3. It is argued that mere change of ownership, from public to private, does not ensure higher efficiency and productivity of industrial enterprises. In the modern corporate form of business organisation, management has been separated from ownership. In case of both public and private enterprises professional managers can be employed to manage the industrial enterprises to ensure efficiency in working. Thus, it is argued that for professionalization of management, privatisation of public enterprises is not needed.

4. The disinvestment of public enterprises is also opposed on the ground that it will lead to the concentration of economic power in a few private hands. This economic power can be used to exploit the consumers on the one hand and workers on the other. Further, greater concentration of economic power in private hands will also lead to increase in inequalities of income and wealth. Thus, disinvestment and privatisation is a negation of the objective of promoting equality.

5. An important argument against Privatisation is that it will lead to retrenchment of workers who will be deprived of the means of their livelihood. Further, private sector, governed as they are by profit motive, has a tendency to use capital-intensive techniques in production. This will not lead to generation of many employment opportunities. As a result, unemployment problem in India will worsen.

6. Disinvestment is also opposed on the ground that it is no solution for loss-making sick public sector undertakings. In fact, it is pointed out that about 50 per cent of loss-making public enterprises, especially in the field of textiles, are those sick units which were taken over by the Government from the private sector to protect the jobs and interests of the workers.

7. Last but not the least, it is argued that public enterprises should not be privatized because, though they may not be yielding enough profits, they are socially profitable and have made important contribution to build up a strong base for industrial development of the country. But for the growth of public enterprises in the industries such as machine making, heavy chemicals, fertilizers, steel and power, and communication, these industries would not have been developed as has been actually the case.

In the absence of this strong base, rapid industrial development would not have been possible. If they are privatized, the private sector would encase the benefits from the basic heavy industries for whose development heavy social costs have been incurred. Further, many public enterprises come under public utilities which must be run in public interest and not on the basis of maximising private profits.


Current scenario of Disinvestment: Key Highlights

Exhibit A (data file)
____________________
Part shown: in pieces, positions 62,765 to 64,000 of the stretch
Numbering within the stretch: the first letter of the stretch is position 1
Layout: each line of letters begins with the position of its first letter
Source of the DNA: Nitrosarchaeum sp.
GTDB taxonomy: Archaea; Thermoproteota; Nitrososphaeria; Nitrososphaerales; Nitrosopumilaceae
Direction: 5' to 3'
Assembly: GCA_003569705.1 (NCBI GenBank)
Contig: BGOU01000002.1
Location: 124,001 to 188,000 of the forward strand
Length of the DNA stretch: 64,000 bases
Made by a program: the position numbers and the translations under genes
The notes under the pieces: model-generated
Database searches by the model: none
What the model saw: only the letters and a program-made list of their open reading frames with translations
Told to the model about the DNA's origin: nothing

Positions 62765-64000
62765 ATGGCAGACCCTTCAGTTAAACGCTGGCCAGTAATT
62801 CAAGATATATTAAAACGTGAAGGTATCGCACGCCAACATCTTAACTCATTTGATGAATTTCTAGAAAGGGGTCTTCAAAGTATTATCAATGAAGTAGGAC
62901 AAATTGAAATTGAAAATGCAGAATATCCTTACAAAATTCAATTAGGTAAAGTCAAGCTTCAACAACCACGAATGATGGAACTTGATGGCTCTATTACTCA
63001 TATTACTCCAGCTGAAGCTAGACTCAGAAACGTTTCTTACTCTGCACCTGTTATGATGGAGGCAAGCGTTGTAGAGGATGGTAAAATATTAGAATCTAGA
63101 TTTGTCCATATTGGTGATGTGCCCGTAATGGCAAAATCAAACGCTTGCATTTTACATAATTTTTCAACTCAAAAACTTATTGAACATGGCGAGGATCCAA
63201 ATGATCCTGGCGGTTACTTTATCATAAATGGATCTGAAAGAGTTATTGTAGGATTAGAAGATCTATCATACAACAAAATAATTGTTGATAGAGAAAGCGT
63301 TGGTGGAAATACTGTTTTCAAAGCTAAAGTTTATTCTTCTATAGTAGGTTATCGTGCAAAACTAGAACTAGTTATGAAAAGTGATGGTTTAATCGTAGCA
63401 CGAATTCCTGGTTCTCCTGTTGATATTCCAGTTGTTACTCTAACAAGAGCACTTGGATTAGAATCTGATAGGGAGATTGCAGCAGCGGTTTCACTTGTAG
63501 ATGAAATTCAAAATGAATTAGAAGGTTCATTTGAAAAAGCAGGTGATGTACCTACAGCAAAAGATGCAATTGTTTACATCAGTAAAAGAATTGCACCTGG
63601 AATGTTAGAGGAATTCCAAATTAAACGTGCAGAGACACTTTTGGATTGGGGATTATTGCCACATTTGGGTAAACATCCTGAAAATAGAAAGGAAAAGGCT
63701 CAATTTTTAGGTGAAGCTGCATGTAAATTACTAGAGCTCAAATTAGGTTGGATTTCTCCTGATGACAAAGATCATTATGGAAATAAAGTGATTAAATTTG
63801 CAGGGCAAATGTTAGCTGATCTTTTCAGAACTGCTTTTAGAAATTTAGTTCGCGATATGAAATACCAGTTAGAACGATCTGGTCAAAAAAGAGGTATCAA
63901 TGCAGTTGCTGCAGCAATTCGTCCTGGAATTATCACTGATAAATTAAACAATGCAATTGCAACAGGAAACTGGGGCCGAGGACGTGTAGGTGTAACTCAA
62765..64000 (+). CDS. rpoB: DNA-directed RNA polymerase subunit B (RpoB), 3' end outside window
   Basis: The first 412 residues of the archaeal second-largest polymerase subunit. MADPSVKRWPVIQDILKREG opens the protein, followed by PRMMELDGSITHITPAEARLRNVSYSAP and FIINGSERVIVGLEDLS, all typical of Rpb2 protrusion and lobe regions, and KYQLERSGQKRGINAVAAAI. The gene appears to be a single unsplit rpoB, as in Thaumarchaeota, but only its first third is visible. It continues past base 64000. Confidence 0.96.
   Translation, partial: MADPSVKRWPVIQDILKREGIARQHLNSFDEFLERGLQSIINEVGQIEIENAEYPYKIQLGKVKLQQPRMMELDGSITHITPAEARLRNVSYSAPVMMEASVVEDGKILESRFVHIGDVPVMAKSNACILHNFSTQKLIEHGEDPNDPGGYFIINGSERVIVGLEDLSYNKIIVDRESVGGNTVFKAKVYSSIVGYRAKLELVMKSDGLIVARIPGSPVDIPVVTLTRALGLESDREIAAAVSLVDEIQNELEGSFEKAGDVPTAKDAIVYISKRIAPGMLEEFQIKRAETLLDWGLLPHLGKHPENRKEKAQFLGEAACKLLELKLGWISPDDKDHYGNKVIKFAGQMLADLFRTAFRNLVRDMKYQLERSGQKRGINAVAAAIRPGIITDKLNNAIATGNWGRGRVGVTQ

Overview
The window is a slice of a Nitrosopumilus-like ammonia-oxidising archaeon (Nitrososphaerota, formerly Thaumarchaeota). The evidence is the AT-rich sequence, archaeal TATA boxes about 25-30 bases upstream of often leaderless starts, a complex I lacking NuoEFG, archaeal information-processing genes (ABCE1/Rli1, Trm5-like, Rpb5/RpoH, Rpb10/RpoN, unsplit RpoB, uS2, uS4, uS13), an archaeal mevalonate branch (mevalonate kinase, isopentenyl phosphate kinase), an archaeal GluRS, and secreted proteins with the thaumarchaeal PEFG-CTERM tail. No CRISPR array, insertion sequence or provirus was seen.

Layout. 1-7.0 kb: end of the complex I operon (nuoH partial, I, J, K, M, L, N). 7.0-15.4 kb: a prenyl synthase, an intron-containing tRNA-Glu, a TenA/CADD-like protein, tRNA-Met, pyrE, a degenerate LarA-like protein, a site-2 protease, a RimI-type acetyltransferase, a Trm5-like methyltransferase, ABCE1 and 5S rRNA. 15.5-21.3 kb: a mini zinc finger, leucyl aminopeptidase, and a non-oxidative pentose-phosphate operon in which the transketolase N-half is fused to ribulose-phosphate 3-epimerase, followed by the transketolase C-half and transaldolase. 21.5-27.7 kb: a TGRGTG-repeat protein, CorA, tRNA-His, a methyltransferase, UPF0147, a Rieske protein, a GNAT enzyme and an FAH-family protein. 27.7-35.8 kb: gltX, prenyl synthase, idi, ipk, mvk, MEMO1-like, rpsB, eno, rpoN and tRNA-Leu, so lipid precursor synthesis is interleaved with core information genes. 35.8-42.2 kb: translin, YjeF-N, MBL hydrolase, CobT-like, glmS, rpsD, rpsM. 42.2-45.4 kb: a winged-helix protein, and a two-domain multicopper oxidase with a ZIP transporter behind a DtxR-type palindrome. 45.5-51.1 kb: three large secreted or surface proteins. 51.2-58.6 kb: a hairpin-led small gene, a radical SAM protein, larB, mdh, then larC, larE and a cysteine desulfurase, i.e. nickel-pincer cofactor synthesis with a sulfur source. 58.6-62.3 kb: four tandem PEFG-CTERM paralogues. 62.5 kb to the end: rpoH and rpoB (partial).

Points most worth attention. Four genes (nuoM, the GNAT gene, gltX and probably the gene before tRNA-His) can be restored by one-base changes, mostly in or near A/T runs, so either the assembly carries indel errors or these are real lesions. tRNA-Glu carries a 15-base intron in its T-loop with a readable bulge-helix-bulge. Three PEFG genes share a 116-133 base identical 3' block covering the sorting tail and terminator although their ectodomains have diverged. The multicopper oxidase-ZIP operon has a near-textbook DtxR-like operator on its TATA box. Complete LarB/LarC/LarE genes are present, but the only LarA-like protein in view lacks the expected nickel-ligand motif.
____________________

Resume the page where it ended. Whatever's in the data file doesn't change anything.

Finance Minister, Nirmala Sitharaman announced on July 27 that the central government has been working on completing the stake sale process of about 23 public sector companies whose disinvestment has been cleared by the cabinet.

The central government as part of the Atmanirbhar Package had announced opening up of all the sectors for private participation. In those sectors which will be called strategic, the private will be allowed to come in but the public sectors will be limited to a maximum of 4 units.

For the fiscal year, 2020-21, the central government has set a disinvestment target of Rs. 2.10 lakh crore. Out of this, Rs. 1.20 lakh crore will come from the disinvestment of PSUs and another Rs. 90,000 crores from the stake sale in financial institutions.

In the strategic sectors, the involvement of private and limited units of the public sector will lead to the consolidation of Public Sector Undertakings (PSUs) as well as will scale up their operations.

For the disinvestment plan, the finance minister informed that the government wants to sell stake in public sector companies at a time when it fetches the right price.

Among the units that will go down the hammer include: Project & Development India Ltd, Hindustan Prefab Limited (HPL), Engineering Project (India) Ltd, Bridge and Roof Co. India Ltd., Pawan Hans Ltd., Hindustan Newsprint Ltd (subsidiary), Scooters India Limited, Bharat Pumps & Compressors Ltd, Hindustan Fluorocarbon Ltd. (HFL) (sub.),Central Electronics Ltd, Bharat Earth Movers Ltd. (BEML),Ferro Scrap Nigam Ltd.(sub.), Cement Corporation of India Ltd (CCI), Nagamar Steel Plant of NMDC and Alloy Steel Plant, Durgapur of SAIL.

Strategic disinvestment has been guided by the basic economic principle that the government should not be in the business to engage itself in manufacturing/ producing goods and services in sectors where competitive markets have come of age, and economic potential of such entities may be better discovered in the hands of the strategic investors due to various factors, e.g. infusion of capital, technology up-gradation and efficient management practices.